This exceptionally moving and deeply illuminating ninety minute portrait of Paul Monette (1945-1995), a gay writer and activist, celebrates the freedom of men to find love and joy on their own terms. Raised as a middle-class boy in Massachusetts, he won academic recognition in high school and at Yale. But Monette, like other homosexuals, kept his true sexual identity under wraps. He fell in love with Roger Horwitz, a lawyer, in 1977 and moved to Los Angeles where he wrote screenplays and three novels. In Borrowed Time: An AIDS Memoir (1988) he revealed in anguished detail the death of his beloved companion. Monette's next relationship with casting director Stephen Kolzak was also terminated by AIDS. His bellwether autobiography Becoming a Man: Half a Life Story (1992) won the National Book Award.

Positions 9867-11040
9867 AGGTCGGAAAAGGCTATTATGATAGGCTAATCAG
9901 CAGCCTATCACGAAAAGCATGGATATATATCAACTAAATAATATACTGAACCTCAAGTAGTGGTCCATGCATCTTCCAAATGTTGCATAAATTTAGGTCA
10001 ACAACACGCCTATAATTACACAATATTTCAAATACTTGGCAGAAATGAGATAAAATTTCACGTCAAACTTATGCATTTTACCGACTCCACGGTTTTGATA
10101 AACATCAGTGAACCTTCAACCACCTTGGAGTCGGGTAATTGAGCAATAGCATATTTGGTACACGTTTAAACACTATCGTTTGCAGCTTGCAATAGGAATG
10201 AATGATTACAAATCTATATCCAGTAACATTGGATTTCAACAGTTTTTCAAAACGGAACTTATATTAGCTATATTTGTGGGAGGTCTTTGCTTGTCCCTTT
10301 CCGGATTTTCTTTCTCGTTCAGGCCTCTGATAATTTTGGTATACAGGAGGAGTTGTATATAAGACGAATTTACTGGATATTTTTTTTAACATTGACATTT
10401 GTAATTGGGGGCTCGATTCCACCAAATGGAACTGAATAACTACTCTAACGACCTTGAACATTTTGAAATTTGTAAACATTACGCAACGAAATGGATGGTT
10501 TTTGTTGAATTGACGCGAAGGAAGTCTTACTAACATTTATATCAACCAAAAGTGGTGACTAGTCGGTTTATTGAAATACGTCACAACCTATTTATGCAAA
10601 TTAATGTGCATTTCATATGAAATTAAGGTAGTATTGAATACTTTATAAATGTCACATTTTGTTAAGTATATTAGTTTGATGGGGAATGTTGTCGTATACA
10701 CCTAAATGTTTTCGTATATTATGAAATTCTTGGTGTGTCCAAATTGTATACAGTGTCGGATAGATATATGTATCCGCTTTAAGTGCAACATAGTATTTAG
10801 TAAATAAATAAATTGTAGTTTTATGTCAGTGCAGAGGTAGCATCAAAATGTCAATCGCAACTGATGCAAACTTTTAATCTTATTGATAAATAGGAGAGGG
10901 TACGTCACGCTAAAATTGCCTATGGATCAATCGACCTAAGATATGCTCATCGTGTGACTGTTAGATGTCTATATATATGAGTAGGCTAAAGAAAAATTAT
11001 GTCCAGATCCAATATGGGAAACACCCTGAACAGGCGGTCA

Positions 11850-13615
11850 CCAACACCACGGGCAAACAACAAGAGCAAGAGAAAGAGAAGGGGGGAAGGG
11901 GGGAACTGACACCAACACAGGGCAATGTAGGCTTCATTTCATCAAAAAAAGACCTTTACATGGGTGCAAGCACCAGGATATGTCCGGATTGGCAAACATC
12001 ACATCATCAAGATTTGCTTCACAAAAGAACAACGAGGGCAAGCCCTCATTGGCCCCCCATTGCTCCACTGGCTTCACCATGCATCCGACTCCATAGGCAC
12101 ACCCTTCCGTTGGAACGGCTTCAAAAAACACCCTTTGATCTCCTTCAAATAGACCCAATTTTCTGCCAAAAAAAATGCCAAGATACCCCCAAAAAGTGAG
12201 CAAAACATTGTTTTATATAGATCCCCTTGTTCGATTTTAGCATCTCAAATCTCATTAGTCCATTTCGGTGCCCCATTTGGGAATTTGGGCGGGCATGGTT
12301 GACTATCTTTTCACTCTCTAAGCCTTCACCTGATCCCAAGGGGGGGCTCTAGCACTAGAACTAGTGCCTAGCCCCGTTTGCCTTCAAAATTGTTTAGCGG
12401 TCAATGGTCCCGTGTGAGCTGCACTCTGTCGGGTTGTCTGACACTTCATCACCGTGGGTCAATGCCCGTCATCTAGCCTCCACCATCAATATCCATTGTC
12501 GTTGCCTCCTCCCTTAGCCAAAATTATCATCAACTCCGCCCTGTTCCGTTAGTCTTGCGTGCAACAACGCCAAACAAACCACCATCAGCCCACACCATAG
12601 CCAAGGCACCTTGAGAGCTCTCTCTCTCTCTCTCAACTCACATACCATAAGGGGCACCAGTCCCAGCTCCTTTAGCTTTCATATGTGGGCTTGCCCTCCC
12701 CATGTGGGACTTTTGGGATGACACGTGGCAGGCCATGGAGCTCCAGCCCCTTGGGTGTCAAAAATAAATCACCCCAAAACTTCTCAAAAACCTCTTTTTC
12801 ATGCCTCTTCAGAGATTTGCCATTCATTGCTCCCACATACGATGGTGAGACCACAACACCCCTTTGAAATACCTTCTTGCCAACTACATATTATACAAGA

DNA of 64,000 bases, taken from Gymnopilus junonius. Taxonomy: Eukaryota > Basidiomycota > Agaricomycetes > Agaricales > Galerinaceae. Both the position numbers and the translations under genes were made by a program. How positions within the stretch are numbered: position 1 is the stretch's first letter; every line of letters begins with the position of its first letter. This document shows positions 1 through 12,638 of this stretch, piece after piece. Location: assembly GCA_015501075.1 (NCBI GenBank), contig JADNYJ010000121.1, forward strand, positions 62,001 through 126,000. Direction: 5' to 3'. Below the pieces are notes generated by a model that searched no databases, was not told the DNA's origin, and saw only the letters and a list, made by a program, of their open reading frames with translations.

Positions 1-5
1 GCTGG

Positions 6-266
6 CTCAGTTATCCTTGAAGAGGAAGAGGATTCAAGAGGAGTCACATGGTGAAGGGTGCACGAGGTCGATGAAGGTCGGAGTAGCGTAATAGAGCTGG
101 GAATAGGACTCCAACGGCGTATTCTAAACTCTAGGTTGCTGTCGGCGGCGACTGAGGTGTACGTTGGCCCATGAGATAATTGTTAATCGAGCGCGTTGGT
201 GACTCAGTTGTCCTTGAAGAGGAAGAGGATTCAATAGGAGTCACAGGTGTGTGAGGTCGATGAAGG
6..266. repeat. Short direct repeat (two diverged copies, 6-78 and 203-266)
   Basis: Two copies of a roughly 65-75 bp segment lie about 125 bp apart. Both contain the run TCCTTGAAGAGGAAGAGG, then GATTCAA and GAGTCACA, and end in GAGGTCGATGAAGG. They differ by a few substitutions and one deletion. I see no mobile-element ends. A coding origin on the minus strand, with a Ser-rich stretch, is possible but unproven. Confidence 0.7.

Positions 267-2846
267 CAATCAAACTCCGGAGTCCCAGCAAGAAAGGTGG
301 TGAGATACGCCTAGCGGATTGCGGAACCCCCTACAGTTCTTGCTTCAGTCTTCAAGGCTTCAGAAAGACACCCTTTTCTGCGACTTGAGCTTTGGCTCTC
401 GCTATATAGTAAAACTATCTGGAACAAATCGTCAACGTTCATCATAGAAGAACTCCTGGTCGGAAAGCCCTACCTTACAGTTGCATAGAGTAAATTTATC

Writer/director Monte Bramer and producer Lesli Klainberg followed Monette for the last two-and-one-half years of his life filming him at various promotional venues for his books, a Washington march, and vacations abroad. They chronicle the writer's valiant fight against AIDS, including a poignant scene as his last companion, Winston Wilde, arranges for him a daily regimen of pills, injections, and intravenous medications. Linda Hunt serves as narrator for the film, and Jonathan Fried recites passages from Monette's writings. This emotionally stirring documentary pays tribute to the loving spirit and healing power of a heroic gay writer. One of his legacies is a plea to all of us to continue to fight AIDS and homophobia: "Go without hate but not without rage."

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